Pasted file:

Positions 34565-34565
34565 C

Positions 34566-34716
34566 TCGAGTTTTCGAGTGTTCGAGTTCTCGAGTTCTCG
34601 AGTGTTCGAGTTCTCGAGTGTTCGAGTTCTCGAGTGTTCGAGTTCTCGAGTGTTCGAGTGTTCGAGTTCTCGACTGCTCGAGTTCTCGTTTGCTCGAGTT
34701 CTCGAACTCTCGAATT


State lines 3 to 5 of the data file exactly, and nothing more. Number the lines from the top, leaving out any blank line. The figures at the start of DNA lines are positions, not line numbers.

Positions 34566-34716
34566 TCGAGTTTTCGAGTGTTCGAGTTCTCGAGTTCTCG
34601 AGTGTTCGAGTTCTCGAGTGTTCGAGTTCTCGAGTGTTCGAGTTCTCGAGTGTTCGAGTGTTCGAGTTCTCGACTGCTCGAGTTCTCGTTTGCTCGAGTT